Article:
Gee some what parallel to the attitudes and behaviours of today’s educated elites.

      What we need is a renewal of the ‘Enlightenment’ not a return to the practises of the old religions.

      And your suggestion that their is a distinction between religion and the state in Judaism is laughable. Israel is.a religious state.

      Christ inspired the West not through his death but by his words. The west at the Enlightment included the concepts of the Golden Rule and Love one another and Forgive one another as a basic belief. They are still practised by the west today.

      Tell us of a western democracy based on the values of the Enlightenment that has collapsed since WWI?

      The destroyers of today are not people who hold western values. The are the followers of socialism and the educated managerial elites. The groups who know all but know nothing who try to ram their beliefs down our throats.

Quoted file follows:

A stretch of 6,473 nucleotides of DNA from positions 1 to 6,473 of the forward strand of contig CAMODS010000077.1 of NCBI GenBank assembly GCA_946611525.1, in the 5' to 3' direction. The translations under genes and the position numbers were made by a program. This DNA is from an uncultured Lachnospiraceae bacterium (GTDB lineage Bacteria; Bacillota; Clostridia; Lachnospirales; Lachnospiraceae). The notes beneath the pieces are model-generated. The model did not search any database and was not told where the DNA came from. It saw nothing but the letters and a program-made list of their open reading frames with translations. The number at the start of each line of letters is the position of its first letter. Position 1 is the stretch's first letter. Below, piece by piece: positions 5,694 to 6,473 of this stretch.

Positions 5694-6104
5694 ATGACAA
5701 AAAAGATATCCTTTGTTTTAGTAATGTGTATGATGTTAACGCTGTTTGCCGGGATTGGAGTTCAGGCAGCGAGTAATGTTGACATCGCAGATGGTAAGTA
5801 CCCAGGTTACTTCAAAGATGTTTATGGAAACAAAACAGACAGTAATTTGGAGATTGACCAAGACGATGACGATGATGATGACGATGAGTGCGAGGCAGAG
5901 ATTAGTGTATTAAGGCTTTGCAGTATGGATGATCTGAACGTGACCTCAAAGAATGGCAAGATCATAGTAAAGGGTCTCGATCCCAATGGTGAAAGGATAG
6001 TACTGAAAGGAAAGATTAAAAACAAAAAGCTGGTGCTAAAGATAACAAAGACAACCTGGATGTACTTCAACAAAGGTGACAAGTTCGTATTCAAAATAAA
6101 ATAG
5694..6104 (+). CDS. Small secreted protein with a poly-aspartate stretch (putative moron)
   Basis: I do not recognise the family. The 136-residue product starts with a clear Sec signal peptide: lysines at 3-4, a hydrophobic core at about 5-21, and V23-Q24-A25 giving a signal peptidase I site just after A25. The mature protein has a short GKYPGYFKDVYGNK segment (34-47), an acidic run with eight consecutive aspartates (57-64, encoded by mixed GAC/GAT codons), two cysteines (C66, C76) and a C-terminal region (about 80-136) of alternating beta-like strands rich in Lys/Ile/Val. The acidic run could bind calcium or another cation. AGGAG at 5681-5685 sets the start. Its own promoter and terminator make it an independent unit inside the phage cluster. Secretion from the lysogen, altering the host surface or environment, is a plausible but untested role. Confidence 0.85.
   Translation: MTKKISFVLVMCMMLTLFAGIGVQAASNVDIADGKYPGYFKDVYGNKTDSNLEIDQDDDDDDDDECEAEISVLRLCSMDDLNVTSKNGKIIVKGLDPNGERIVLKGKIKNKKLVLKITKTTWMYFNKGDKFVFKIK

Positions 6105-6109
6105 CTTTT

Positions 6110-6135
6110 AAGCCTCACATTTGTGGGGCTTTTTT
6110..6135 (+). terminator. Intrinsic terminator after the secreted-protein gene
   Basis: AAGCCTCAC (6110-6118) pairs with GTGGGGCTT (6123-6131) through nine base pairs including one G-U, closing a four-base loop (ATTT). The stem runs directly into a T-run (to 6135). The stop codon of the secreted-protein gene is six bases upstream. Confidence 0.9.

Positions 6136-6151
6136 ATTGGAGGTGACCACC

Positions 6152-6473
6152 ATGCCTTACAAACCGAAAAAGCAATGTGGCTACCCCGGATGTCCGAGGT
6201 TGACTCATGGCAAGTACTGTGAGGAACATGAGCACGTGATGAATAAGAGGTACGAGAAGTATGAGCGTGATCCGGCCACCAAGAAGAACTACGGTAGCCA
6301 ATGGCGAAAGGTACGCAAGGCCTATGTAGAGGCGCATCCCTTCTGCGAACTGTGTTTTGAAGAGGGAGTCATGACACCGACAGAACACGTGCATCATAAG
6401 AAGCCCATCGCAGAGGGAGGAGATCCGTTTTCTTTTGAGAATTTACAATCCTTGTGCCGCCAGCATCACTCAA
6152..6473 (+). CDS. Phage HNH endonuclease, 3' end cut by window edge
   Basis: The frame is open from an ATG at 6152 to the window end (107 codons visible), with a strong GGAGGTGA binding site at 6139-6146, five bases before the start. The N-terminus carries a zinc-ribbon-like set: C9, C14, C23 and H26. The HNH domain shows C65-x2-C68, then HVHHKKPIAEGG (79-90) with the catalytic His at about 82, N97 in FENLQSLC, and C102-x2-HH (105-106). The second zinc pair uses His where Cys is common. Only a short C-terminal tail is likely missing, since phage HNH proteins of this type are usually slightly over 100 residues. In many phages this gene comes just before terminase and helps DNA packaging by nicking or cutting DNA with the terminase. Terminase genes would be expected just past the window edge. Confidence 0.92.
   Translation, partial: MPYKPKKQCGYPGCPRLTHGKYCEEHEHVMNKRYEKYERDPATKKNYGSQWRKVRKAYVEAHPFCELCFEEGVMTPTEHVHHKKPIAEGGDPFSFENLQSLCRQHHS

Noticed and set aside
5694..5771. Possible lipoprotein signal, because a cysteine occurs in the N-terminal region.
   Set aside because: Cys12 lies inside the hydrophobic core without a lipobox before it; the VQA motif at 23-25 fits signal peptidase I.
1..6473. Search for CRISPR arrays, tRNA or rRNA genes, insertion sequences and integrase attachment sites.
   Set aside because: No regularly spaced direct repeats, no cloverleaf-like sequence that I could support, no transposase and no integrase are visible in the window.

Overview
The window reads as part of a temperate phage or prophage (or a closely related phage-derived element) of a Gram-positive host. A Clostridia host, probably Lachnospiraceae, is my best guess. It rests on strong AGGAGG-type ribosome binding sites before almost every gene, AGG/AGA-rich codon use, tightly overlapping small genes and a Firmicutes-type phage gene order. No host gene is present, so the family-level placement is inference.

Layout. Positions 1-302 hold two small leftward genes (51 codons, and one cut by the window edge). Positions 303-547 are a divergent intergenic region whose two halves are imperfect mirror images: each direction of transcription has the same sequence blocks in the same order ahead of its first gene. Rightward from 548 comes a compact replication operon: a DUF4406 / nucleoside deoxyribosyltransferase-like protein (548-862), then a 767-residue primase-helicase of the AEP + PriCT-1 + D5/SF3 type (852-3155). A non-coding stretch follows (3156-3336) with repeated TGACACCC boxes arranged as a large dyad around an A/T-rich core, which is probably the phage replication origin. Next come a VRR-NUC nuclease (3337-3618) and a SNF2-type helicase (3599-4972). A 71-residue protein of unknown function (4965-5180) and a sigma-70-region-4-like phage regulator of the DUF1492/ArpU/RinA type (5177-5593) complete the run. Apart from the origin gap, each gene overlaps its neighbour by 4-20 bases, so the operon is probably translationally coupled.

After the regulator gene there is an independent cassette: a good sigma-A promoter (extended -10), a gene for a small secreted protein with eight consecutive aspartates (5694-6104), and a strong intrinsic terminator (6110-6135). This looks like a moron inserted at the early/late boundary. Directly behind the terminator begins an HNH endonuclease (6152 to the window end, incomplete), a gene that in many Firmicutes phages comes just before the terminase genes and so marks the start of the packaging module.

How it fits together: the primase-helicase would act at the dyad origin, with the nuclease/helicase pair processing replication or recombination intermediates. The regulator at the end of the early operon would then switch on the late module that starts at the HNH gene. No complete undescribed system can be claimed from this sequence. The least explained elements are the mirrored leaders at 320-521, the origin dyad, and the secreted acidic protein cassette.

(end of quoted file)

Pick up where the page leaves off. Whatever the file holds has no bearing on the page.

Fee so similar to the religions and proponents of the old religions.

      The modern practise of the religions, as the were seen before the enlightenment, is seen in the fundamental practises of the modern Jews of Israel and the islamists.

      • whitelaughter says:

        In order – the reformation and counter-reformation were the responses to the church losing its way. The famous leaders of the Enlightenment exploited the gains won by those two great revivals…to achieve nothing.

        Israel is indeed a religious state, because while the process was born and begun there, the separation of church and state was never completed within Judaism. And Israel is a modern democracy, with excellent human rights: despite having being under constant attack for 70 years. *They* will survive, even as Europe dies.